Portland's back open for business, baby! Well, not entirely—under Phase 1 of the state's reopening plan, several restrictions remain in place for bars and restaurants in Multnomah County, and many food-related businesses are sticking with takeout and delivery only models for the time being. Still, if you're looking to feel some passing semblance of normalcy again, while staying safe, several spots are making use of preexisting patios while also taking advantage of the city's Healthy Businesses program, allowing them to convert parking spaces and sidewalks into outdoor dining areas. Here's just a few to consider patronizing this week.

(Sam Gehrke)
(Sam Gehrke)

Reel M Inn

2430 SE Division St., 503-231-3880, reelminnpdx.com.

The fried chicken at this tiny, graffiti-stained, incongruously nautical-themed dive is worth fighting for, at least until someone figures out the mad alchemy that's allowed this place, of all places, to broast the finest birds in the city. And here's some news that's sure to make you drop whatever you're currently eating and place an order right now: They've entered the chicken sandwich game, with a hulking beast not even the corporate might of Popeyes can contend with—and you can have it along with a tallboy on one of the picnic tables out front.

Kachka Alfresco
Kachka Alfresco

Kachka Alfresca

960 SE 11th Ave., 503-235-0059, kachkapdx.com/alfresca.

Kachka may just be Portland's master of the restaurant spinoff. First came the casual sister restaurant Kachinka. Then Russian grocery Lavka. Now, James Beard-nominated chef Bonnie Morales is weathering Phase 1 with Kachka Alfresca, an open-air dining room located on their second-floor parking garage, where diners are served in their own private cabanas. While the menu will include some Kachka favorites, it will expand to include American comfort food such as stuffed potato skins, spinach-artichoke dip and molten chocolate cake—all made from scratch, and with a Russian twist. Reservations are open now, and service begins Friday, June 26.

Gado Gado/Oma’s Takeaway

3004 E Burnside St., 503-206-8778, gadogadopdx.com.

Half the allure of Thomas and Mariah Pisha-Duffly's James Beard-nominated Indonesian spot Gado Gado is the scattershot nature of both its food and menu. Both are constantly evolving, and their transition to Oma's Takeaway—a heady parking lot pickup party that recalls its freewheeling early days as a pop-up—shows the duo hasn't missed a step since the Rona turned the Pisha-Dufflys' industry upside down. The place has not fully reopened, but they have rolled out a temporary patio in its parking lot to enjoy their "Asian stoner food" under the sun for the first time in months.

courtesy of Stammtisch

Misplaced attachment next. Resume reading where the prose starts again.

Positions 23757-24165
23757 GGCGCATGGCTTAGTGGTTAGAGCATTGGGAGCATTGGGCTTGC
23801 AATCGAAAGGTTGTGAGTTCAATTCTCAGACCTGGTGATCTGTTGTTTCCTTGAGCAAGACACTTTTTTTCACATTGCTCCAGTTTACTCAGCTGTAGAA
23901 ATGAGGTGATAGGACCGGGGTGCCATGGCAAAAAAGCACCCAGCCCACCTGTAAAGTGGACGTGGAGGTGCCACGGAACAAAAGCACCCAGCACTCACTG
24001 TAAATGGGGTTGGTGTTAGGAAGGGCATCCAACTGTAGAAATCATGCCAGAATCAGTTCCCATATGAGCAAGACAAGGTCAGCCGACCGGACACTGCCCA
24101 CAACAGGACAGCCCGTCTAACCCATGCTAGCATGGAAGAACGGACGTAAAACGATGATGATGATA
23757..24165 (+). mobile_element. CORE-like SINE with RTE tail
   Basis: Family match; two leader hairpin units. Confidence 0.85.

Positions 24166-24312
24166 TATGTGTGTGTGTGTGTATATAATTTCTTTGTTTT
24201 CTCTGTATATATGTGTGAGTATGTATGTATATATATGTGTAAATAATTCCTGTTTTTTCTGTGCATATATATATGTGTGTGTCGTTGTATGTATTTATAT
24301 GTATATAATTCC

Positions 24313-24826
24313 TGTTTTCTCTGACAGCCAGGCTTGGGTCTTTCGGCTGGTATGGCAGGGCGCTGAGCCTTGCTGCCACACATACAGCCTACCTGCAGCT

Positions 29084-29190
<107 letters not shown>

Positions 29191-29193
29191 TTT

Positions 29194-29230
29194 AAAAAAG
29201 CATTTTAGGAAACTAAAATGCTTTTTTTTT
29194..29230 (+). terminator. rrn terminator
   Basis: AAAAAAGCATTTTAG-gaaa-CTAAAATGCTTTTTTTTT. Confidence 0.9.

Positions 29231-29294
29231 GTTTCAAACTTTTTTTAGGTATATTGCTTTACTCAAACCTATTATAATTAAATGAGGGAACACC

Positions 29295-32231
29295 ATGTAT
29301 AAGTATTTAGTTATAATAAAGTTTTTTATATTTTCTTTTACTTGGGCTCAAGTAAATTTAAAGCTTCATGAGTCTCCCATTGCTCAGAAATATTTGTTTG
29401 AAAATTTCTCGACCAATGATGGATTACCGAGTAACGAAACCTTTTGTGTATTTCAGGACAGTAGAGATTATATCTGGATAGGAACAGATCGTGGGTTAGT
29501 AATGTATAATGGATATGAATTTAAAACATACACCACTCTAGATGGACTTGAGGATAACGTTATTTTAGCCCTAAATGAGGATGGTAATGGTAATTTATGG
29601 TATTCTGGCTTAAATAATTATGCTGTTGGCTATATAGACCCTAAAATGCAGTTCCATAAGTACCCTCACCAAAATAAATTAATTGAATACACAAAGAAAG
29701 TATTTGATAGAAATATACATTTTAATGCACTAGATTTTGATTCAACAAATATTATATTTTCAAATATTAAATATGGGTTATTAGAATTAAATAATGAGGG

courtesy of Stammtisch

Stammtisch

401 NE 28th Ave., 503-206-7983, stammtischpdx.com.

The Southeast Portland extension of the fabulous German bar Prost, Stammtisch keeps the neighborhood supplied with crisp German beers and homestyle German cooking. Along with Teutonic brews, Stammtisch features a menu of Germanic cocktails—a complete rarity here, with ingredients like Bärenjäger and Underberg.

(Christine Dong)
(Christine Dong)

G-Love

1615 NW 21st Ave., 971-229-1043, g-lovepdx.com.

Portland's first "reverse steakhouse" puts veggies in the spotlight and relegates meat to sideshow status, which isn't the novel idea around these parts owner and chef Garrett Benedict seems to think it is—but items like the craveable Ensalata Bomba are delicious enough to justify the restaurant's existence, regardless of the concept.

(Mark Dario)
(Mark Dario)

Jamaican Homestyle Cuisine

441 N Killingsworth St., 503-289-1423, jamaicanhomestylepdx.com.

When Keacean Ransom first opened her food cart in 2014, there wasn't a single Jamaican spot in Portland. Six years and a brick-and-mortar later, it's still among the most consistently flavorful in town—especially the oxtail plate, whose tender meat beautifully caramelizes into its plummy sauce. Ransom was doing takeout and delivery throughout the pandemic, and has now reopened the restaurant's patio for customers.

Mi Mero Mole

32 NW 5th Ave., 971-266-8575, mmmtacospdx.com.

Owner Nick Zukin (an occasional WW contributor) is devoted to very specific, regional Mexican food traditions—namely guisados (stewed or stir-fried fillings), moles and fresh corn tortillas. The menu is slightly more limited than usual right now, but it's still possible to choose your own adventure by picking a guisado and pairing it with a taco, quesadilla or burrito.


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PDX Sliders

1605 SE Bybee Blvd., 971-717-5271; 3111 SE Division St., 503-719-5464;
pdxsliders.com.

PDX Sliders represents one of those rare moments when Yelp actually gets it right: Users voted it "4th Best Burger in America" in 2016. The competitive advantage at play is the modest price and size of each sandwich, most of which run around $5 for a 3-ounce slider and yield an unheard-of amount of flavor for such a small package. The Division Street location will have sidewalk seating, but it's worth trudging to Sellwood for use of that location's open patio.

Flying Fish’s Fish Sandwich ($18) (THomas Teal)
Flying Fish’s Fish Sandwich ($18) (THomas Teal)

Flying Fish Company

3004 E Burnside St., 971-806-6747, flyingfishportland.com.

For a city bisected by a river, Portland has a shocking scarcity of fish sandwiches on its restaurant menus. Stop searching and head straight for Flying Fish Company. The 6-ounce fillet of steelhead is prepped simply and topped with a green confetti of slightly sweet cabbage and earthy kale doused in a piquant marinade of lime, jalapeño, cilantro and Arbequina olive oil. The dressing's citrus is so bright, it will leave you vibrating like the first sunny, 70-degree day in spring—and now it comes with outdoor seating.